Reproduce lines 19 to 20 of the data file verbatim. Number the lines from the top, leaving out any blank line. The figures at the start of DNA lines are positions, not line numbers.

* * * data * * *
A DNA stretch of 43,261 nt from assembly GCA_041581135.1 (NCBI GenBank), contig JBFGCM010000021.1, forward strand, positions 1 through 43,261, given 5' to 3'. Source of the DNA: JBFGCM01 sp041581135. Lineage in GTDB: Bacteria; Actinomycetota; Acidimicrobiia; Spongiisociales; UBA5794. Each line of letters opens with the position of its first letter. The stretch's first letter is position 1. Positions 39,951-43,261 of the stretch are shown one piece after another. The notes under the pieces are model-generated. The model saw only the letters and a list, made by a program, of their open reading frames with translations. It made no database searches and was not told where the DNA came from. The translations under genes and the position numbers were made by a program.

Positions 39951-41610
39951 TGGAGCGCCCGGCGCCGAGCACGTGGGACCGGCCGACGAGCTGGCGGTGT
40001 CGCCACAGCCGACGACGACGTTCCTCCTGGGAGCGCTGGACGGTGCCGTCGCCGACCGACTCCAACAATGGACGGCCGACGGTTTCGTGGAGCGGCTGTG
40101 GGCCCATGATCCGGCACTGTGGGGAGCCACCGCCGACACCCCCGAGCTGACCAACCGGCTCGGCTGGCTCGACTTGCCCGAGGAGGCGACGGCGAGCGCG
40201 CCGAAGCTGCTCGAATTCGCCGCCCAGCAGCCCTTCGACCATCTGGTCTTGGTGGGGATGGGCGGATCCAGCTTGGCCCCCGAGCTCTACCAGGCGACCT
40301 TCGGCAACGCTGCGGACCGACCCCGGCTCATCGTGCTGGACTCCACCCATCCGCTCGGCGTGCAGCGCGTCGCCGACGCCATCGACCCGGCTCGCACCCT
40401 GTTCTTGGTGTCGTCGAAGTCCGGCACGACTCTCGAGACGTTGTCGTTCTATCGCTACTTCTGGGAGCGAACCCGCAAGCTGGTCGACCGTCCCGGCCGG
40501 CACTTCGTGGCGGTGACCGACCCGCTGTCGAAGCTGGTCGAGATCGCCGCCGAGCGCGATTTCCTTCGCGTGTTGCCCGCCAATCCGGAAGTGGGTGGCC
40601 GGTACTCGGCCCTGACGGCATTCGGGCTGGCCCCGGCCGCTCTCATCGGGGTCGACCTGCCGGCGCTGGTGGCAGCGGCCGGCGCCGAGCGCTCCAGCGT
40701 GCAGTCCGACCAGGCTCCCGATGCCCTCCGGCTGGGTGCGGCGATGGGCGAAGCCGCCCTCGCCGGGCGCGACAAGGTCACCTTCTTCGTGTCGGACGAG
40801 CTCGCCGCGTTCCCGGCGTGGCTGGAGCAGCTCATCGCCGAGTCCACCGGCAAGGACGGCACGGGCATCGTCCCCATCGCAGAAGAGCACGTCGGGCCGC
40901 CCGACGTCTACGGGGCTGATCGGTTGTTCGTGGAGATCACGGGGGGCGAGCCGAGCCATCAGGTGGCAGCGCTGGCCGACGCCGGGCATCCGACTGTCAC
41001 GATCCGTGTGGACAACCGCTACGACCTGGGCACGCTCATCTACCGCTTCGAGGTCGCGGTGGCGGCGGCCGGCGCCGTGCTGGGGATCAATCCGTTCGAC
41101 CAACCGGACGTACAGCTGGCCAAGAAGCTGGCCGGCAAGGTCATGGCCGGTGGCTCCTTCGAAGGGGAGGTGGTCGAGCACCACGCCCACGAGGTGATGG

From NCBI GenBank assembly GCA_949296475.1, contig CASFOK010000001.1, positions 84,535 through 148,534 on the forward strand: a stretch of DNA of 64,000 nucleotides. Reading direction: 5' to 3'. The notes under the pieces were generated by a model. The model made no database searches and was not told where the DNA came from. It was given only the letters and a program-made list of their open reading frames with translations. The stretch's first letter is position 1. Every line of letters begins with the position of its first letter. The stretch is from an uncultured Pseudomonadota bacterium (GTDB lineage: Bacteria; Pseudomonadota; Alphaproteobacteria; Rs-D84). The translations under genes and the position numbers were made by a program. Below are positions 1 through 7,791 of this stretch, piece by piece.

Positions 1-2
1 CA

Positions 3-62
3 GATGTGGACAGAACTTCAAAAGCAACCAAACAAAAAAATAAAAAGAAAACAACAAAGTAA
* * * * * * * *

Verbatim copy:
Positions 3-62
3 GATGTGGACAGAACTTCAAAAGCAACCAAACAAAAAAATAAAAAGAAAACAACAAAGTAA